If viewed from the perspective afforded by the (albeit brief) comparative, critical analysis of abjection and sublimity elaborated above, then neither the "vague horror" and "nauseating fear" that "oppressed" the narrator of "Dagon" when he contemplated the "unbroken monotony of the rolling plain" (Dagon 16, 15), nor the "ecstatic fear" de la Poer experiences at the moment when his "foot slipped near a horribly yawning brink" of the abyss below his estate (Dunwich 44) functions as an index of sublimity prior to the turn that each Lovecraftian narrative subsequently subverts. The type of alienating horror Arthur Jermyn experiences during his devastating moment of self-recognition in the carcass of his simian ancestor offers instead a more apt parallel to their predicaments. I contend, in other words, that the dread de la Poer and the narrator of "Dagon" endure, along with that borne by all of Lovecraft's characters who face cosmic horror, is a symptom of the "abjection of self," or "the culminating form of that experience of the subject to which it is revealed that all its objects are based merely on the inaugural loss that laid the foundations of its own being" (Kristeva, Powers 5). (23) The idea that cosmic horror is synonymous with Kristeva's notion of abjection thus constitutes the premise grounding my analysis of Lovecraft's implicit subversion of the sublime in his fiction.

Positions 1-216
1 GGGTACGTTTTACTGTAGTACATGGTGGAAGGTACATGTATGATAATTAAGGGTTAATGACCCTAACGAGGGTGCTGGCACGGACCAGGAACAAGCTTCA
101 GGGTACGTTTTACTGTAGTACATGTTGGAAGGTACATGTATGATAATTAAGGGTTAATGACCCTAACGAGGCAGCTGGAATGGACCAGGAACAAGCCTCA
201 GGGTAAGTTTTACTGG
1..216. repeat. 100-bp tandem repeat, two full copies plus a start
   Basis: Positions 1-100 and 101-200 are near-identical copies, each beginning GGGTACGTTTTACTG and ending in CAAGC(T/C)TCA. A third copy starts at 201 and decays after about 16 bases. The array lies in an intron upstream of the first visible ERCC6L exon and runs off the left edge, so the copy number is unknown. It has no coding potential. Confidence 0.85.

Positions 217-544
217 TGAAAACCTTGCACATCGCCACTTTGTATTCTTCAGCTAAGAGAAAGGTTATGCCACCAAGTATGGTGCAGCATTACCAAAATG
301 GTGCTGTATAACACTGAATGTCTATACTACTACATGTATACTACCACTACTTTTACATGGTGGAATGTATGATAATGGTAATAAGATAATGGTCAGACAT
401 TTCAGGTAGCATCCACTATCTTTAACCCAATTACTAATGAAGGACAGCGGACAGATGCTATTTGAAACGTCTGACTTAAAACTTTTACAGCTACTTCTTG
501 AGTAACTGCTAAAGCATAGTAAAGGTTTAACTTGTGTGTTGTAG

In light of the suggestive parallels and marked divergences between the Burkean and Kantian sublimes and Kristeva's notion of abjection, I maintain that Lovecraft's uncompromising erosion of the white, Western male subject's identity is not limited to what I hope to have outlined as his perverse assault on its culture, race, gender, moral beliefs, psyche, and physical integrity. To make my case more compelling, it is worth referring to another aspect of Lovecraft's fiction that points to the defilement of the subject's "clean and proper" self: the loss of language. "Rats" presents one of the most telling examples of the kind of regression inherent in the degeneration of a character's speech faculties. (24) As Joshi observes in his note explaining the comprehensive progression of languages de la Poer speaks prior to being committed to Hanwell (he jumps from archaic English, middle English, Latin, Gaelic, to bestial grunts), "the purported effect is the narrator's sudden reversal on the evolutionary scale" (Joshi, Annotated 54n53). While Joshi's perspective addresses a macrocosmic view of de la Poer's diminishing linguistic competence that impacts the human race as a whole, from a microcosmic, individual outlook that considers his exploration of the vaults beneath Exham Priory in terms of his discovery of the abject roots of his lineage, his loss of language suggests the collapse of his subjectivity to a pre-symbolic, undifferentiated state of being, or what Kristeva identifies as the realm of the maternal.